The provisions of the CARES law and the calculation known as AGI are key in the estimation. In the event that a new stimulus check is passed in Congress, many Americans wonder how much money they would receive.
Although any calculation is speculative at this time because there is no signed law, it is possible to make estimates based on the guidelines of the CARES Act already passed.
The legislation under which payments are still distributed provides for aid of $1,200 to individuals, $2,400 to married couples, plus an additional $500 for dependents under age 17 up to a maximum of three.
Who is eligible under CARES?
The Internal Revenue Service (IRS) relies on the adjusted gross income (AGI) of beneficiaries to determine eligibility and establish the amount of money due, which is why the tax information of potential recipients is so important at the time of assessment.
The CARES Act established that individuals who file tax returns with adjusted gross incomes up to $75,000 and up to $150,000 for married couples filing jointly will receive full payment.
For taxpayers who report “income above those amounts, the payment amount is reduced by $5 for every $100 above the $75,000/$150,000 threshold.
The fact that a person does not have to file taxes because of low income does not exclude him or her from receiving the payment. However, those who are not required to file must provide their personal information to the IRS by November 21 using the online “Non-filers” tool or submit a simplified tax return.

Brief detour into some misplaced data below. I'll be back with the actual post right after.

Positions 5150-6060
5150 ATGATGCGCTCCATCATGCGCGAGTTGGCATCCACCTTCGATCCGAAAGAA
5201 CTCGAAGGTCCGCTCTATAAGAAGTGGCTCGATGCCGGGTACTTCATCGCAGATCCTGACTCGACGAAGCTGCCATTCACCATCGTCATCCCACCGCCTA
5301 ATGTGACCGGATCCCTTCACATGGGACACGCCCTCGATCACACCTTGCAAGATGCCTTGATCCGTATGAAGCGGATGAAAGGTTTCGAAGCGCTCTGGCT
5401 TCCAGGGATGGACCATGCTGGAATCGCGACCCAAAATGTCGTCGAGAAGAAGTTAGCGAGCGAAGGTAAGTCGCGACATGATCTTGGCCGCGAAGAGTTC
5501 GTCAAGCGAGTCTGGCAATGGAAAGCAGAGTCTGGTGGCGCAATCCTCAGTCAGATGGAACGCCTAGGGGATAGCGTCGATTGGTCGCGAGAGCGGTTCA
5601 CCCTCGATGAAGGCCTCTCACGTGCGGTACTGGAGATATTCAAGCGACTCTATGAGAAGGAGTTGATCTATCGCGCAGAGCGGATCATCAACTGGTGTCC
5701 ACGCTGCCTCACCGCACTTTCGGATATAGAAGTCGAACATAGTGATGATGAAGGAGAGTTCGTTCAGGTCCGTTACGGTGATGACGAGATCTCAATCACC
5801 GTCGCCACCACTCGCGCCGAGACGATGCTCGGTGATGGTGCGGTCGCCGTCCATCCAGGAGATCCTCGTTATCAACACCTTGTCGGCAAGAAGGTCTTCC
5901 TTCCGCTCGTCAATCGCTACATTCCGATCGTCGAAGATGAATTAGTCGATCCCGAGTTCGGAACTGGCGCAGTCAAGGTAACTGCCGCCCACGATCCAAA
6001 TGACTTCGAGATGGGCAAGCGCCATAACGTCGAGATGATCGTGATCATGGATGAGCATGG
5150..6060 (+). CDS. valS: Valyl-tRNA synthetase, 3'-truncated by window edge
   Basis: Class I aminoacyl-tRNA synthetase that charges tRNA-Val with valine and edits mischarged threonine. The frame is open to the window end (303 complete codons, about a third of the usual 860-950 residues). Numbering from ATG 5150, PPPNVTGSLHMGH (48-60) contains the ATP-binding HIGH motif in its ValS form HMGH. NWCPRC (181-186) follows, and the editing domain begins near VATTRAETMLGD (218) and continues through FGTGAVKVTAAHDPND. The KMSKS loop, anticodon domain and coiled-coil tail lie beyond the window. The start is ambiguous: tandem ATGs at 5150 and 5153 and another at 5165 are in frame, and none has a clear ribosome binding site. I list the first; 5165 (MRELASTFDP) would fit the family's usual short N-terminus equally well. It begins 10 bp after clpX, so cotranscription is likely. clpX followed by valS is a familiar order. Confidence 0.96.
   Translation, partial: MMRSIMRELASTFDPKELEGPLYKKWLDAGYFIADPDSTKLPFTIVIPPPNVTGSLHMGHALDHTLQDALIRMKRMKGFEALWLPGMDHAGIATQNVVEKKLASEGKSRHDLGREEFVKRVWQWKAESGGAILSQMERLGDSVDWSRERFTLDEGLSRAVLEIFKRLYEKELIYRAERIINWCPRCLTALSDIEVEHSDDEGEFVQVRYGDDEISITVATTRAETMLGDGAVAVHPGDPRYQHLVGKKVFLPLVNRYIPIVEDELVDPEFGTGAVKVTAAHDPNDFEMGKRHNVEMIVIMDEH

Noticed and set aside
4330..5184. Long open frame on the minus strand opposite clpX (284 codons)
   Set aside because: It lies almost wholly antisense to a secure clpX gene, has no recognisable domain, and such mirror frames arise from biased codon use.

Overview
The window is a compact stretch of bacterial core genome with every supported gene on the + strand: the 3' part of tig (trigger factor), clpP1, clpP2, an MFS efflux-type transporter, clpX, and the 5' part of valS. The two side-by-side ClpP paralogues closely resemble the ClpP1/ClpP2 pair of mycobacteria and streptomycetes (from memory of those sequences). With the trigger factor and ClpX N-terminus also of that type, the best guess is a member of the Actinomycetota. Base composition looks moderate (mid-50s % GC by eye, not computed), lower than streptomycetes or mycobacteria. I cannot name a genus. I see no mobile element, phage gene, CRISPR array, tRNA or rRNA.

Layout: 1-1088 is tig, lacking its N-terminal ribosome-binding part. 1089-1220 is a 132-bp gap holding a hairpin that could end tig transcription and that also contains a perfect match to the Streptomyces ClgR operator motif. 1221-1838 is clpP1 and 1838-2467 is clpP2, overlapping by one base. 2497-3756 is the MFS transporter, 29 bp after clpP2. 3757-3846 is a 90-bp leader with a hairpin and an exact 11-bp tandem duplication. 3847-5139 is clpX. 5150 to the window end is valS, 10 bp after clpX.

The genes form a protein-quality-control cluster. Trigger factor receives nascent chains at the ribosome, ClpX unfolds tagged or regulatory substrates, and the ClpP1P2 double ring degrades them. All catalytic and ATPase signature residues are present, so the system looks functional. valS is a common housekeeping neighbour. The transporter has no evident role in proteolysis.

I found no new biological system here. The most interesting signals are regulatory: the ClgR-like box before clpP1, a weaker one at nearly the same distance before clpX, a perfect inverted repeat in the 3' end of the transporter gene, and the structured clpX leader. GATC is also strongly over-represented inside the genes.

$1,200 plus $500 per dependent
Most legislation introduced in Congress after the CARES Act maintains the base payment of $1,200 plus $500 per dependent.
However, in the new proposals the category of dependents is expanded to include more people, such as college-age adults living with their parents or disabled seniors who are in the care of other adults.
How much would your check be?
Based on the above and added to the income, some calculations can be made about how much money you would receive in a second round of checks.
For example, if your AGI is $40,000, you have no dependents, and you file individual returns, you will receive a check for $1,200. If you file joint returns and have no dependents, you will receive a payment of $2,400.
In the same case above where you make $40,000 a year, but are the head of your household and have one dependent, then the figure would go up to $1,700.
If you earn that amount, file jointly and have a dependent, the amount of money the family would receive would be $2,900.
Even without a stimulus package agreement
At the moment, members of the Legislature and White House spokespersons are holding talks to reach an agreement that will satisfy both Republicans and Democrats.
Although the president insists on a package that requires an investment of $1.8 billion for some within his own party, the figure is excessive. The Democrats, for their part, believe the amount is insufficient